France enshrines constitutional right to an abortion in a global first

Paris — France became the first country to enshrine a woman's right to an abortion in its constitution. Lawmakers from France's upper and lower houses of parliament met Monday and easily passed the historic amendment.

The bill was approved in an overwhelming 780-72 vote, and nearly the entire joint session stood in a long standing ovation.

The move was driven by concern that snowballed in France as the U.S. started rolling back abortion rights two years ago, when Roe v. Wade was overturned. French President Emmanuel Macron promised that France would ensure women's right to abortion was protected in the event of any similar moves to restrict access at any time in the future.

The amendment to Article 34 of the constitution would explicitly enshrine "a woman's guaranteed freedom to have recourse to an abortion."

Macron announced after the vote that the amendment would be inscribed in the constitution on Friday, March 8 — International Women's Day — during a ceremony in central Paris that will be open to the public. Writing on social media, he said the vote was a matter of "French pride" and a "universal message."

A woman clenches her fist and others hold flags of the
A woman clenches her fist and others hold flags of the

The move has overwhelming support in the country. Several opinion polls have found that more than 80% of the French population approves of amending the constitution to enshrine that right.

There has been cross-party support for the change. Even far-right parliamentarians, from parties that have historically opposed expanding abortion rights, voted in favor of the reform.

Abortion was legalized in France in 1975. The legal limit for abortions was extended from 12 to 14 weeks of pregnancy in 2022, amid anger that French women were often forced to travel abroad for the procedure.

Just days ahead of International Women's Day on March 8, there was another historic moment Monday when the Congress was opened by a woman for the first time.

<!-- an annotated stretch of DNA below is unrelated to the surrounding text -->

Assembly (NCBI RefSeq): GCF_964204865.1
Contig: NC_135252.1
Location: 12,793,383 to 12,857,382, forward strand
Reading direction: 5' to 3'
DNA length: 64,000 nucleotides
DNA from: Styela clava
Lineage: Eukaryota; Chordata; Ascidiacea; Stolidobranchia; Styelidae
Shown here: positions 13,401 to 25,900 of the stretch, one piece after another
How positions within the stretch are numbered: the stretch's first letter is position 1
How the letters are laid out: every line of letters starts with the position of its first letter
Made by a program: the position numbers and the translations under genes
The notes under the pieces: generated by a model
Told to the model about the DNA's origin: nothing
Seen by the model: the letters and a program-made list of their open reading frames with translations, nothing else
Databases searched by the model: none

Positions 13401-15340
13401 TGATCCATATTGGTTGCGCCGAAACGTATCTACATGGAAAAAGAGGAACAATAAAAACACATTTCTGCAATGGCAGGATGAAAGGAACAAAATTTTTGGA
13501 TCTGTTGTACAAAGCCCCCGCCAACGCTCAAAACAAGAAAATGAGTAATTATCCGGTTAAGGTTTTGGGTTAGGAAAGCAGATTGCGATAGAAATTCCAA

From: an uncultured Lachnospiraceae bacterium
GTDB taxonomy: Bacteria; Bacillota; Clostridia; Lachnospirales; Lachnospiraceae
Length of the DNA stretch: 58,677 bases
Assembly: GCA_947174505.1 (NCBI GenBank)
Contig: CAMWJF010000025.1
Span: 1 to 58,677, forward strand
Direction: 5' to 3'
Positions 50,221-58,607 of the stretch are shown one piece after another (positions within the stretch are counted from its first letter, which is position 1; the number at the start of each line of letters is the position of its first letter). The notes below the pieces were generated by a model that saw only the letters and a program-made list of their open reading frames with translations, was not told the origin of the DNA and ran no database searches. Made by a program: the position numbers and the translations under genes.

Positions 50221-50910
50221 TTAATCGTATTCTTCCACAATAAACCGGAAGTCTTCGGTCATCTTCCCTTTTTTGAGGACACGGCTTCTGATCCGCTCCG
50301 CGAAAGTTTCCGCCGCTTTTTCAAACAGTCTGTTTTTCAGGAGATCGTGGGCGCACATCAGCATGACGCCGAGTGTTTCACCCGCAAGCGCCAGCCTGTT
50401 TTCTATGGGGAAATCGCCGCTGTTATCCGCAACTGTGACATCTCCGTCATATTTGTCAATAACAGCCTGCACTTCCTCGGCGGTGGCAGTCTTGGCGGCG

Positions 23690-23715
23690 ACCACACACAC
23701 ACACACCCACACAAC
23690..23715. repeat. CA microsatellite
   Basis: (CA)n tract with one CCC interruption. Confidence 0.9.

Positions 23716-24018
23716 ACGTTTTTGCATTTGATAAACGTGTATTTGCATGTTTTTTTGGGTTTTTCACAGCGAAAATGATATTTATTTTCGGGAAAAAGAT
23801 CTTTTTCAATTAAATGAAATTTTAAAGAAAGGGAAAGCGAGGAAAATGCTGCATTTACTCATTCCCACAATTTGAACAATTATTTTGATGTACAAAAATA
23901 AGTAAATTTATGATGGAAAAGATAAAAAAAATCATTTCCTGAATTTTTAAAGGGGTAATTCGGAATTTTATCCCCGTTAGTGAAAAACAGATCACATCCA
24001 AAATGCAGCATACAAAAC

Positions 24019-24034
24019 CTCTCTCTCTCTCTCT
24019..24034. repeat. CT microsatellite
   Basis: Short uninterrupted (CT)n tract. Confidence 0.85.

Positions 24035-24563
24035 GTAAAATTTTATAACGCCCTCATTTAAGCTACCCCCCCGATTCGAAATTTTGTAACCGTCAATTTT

The president of the National Assembly, Yaël Braun-Pivet, launched the proceedings, saying: "I am proud to pay tribute to all the women who have written, have acted, have fought daily so that we can climb the steep slope leading to equality between men and women."

Yael Braun-Pivet, President of the French National Assembly, delivers a speech during a special congress gathering both the upper and lower houses of the French parliament (National Assembly and Senate) to vote on a bill to enshrine the right to abortion in the French constitution, at the Versailles Palace near Paris, France, March 4, 2024. / Credit: Stephanie Lecocq/REUTERS

Prime Minister Gabriel Attal told the session in Versailles: "We owe a moral debt to women," and said that passing the amendment would be "a victory for women's rights." 

"When women's rights are attacked in the world, France rises and places itself at the forefront of progress," Attal said in a social media post after last week's Senate vote in favor of the amendment.

Justice minister Eric Dupond-Moretti called it "an historic vote," adding: "It reminds all those who didn't yet know it that the women in our country are free, and to what point we are all attached to that freedom."

France is a proudly secular country, though there is a strong Catholic tradition embedded in the culture. The country's Conference of Bishops relayed a call Monday for a day of "fasting and prayer," called for by several Catholic associations, over the pending legislation.

The Vatican also noted its opposition last month, and on Monday its Pontifical Academy for Life released a statement saying that, "in the era of universal human rights, there can be no 'right' to take a human life."

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